This weekend we received a comment suggesting that instead of me memorializing the day Doug told me he didn’t love me anymore, I should celebrate the day he told me I was the best thing that ever happened to him.
I teased Doug and asked him when exactly that day was – today or yesterday – and he teased back said it was “Just this morning.”
Teasing aside, I think we were both being pretty honest and the reason for this post is to allow other people who are recovering from an affair to realize that there really isn’t a day or a time when everything is the way it should be or you finally realize the love is back.
I want others to understand that recovering is a process and that I couldn’t pick a particular day to celebrate. I guess any day when you are moving forward would be a day to count your blessings.
I believe the hardest misconception about affairs is that they end at the time the spouse finds out, and after that the cheating spouse falls down on their knees begging for forgiveness and eternal love.
Well if you are one of the lucky few who have experienced this you probably don’t need this site.
I believe we all have learned that everything is a process. The process began before the affair. I am sure that none of us can pick a particular day or event that made our marriages deteriorate. In our case it was a series events that started with us taking each other for granted, which turned into resentment and not spending enough alone time together, etc.
Beginning the emotional affair was also a process. There was the flirting and crossing of boundaries, and before they knew it they were in a full blown betrayal.
Ending the affair also took time because of the addiction, guilt, and the confusing infatuation with real love.
Recovering from an affair has been a process for both of us
We both had a lot to deal with and figure out individually, which involved a lot of trial and error. We each had our issues. Mine were the insecurity, the betrayal, lack of trust , guilt and trying to get Doug to love me again.
I know Doug had many issues to deal with as well. Guilt, shame, how he felt about Tanya and me, and how he got himself into this mess.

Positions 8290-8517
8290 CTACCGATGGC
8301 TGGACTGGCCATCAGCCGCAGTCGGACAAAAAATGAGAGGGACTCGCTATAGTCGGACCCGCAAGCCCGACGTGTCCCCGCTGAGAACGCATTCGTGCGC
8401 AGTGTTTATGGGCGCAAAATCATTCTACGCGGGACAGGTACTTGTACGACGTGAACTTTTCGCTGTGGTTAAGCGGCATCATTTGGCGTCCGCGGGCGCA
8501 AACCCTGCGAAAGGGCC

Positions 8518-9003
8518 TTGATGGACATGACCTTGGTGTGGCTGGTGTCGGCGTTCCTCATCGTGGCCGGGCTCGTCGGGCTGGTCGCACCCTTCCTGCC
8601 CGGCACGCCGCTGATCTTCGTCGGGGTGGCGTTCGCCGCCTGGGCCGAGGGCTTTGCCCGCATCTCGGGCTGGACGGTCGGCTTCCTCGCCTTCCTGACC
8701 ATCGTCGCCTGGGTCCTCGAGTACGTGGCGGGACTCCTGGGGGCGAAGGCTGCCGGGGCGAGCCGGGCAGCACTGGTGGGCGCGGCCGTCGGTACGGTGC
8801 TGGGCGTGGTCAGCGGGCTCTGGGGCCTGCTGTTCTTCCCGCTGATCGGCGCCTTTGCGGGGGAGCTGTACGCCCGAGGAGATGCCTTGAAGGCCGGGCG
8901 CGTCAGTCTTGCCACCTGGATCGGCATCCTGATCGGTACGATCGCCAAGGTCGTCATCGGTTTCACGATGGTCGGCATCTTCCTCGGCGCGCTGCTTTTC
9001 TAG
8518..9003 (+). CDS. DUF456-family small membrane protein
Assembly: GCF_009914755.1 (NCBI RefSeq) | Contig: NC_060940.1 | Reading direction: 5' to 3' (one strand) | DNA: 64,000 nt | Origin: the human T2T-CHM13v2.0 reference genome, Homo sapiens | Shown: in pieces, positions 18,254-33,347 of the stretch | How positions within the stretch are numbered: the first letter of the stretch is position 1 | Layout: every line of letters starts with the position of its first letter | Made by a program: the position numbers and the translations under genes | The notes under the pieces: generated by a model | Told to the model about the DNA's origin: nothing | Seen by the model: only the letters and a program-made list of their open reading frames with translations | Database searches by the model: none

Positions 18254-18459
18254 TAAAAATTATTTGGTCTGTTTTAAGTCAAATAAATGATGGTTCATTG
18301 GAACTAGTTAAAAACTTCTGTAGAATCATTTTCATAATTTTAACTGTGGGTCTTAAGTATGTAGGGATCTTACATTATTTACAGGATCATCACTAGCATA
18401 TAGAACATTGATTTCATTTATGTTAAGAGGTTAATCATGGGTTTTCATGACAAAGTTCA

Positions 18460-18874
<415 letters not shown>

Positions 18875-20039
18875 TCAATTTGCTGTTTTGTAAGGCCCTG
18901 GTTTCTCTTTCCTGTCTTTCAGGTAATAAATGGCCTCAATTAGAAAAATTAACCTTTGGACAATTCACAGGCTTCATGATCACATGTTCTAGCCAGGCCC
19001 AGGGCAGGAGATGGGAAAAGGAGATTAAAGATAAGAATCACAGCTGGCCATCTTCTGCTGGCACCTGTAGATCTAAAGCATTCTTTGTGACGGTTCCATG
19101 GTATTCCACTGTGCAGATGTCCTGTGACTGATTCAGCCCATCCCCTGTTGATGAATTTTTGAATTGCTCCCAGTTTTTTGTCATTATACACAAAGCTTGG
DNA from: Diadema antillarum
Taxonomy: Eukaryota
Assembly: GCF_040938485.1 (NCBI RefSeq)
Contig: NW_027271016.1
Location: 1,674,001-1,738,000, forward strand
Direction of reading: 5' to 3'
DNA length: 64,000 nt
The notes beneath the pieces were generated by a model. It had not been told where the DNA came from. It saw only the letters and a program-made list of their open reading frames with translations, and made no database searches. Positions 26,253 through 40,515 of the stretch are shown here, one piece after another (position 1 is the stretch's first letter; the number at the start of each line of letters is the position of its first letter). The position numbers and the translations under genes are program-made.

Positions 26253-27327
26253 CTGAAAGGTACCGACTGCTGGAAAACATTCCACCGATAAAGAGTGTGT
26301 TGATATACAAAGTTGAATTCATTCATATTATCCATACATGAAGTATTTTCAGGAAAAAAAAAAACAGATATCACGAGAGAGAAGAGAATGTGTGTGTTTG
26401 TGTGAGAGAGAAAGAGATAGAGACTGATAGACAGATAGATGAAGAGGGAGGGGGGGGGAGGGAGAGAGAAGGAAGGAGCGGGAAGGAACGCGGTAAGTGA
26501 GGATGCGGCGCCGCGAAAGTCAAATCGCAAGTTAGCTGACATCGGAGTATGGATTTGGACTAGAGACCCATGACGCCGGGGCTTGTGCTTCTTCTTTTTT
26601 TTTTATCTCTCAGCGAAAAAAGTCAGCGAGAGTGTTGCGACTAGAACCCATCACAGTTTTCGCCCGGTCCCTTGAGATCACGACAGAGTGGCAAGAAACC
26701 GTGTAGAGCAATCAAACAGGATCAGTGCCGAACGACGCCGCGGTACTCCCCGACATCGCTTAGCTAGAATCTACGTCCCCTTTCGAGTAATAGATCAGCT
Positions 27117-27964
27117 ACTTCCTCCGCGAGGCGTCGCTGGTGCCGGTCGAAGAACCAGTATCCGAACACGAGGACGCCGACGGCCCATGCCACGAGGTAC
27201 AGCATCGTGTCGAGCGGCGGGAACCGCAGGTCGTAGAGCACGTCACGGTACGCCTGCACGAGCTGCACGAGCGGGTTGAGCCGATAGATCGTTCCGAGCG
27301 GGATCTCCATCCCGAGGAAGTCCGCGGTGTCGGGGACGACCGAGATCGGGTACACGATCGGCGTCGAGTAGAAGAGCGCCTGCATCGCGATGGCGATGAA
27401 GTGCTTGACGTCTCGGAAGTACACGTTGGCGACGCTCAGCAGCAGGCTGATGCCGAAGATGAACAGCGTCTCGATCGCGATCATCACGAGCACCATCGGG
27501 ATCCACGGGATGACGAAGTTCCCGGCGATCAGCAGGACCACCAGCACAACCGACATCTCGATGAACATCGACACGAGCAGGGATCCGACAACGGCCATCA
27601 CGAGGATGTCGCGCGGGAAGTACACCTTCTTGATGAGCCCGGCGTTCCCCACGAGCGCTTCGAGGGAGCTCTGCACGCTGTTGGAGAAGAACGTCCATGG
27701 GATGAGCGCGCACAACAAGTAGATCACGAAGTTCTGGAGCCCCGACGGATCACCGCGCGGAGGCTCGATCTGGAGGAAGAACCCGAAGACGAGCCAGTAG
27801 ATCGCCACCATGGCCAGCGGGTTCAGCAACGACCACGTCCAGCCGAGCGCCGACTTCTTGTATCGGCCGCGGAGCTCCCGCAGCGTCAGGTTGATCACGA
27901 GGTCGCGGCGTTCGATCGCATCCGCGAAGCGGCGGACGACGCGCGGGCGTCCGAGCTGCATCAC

There were so many times that our actions said one thing but the words just weren’t there. Or we would say things but our actions weren’t consistent with our words. I believe that dealing with all of these issues made the focusing on our relationship an impossibility.
Honestly, I don’t believe until recently did we arrive at the place in our marriage and recovering from the affair where I feel totally good and secure.
I guess what I want everyone to know is you shouldn’t feel bad if you can’t honestly think of a time when you knew that everything would be OK and that you are totally in love with each other and the affair is something of the past.
What you need to do is look at where you began in this journey and where you are now.
Aside from the emotions and pain, is your relationship better than it was before? Is your spouse moving in the right direction to help you heal? Are you communicating better, being more affectionate and appreciative of each other? Are you making an effort to spend time together and dealing with life as a team? All of these things are processes that take time.
It takes a long time for your marriage to fall apart, just as it will take a long time to put it back together. I was always looking for the quick fix, being impatient and wanting everything to be OK immediately. That’s not reality.
What I have learned is that there is a lot of crap to deal with when recovering from an affair, and until you have dealt with the affair head on, and are ready to let it go, you can’t work on being a couple. You can’t totally be there on common ground with each other.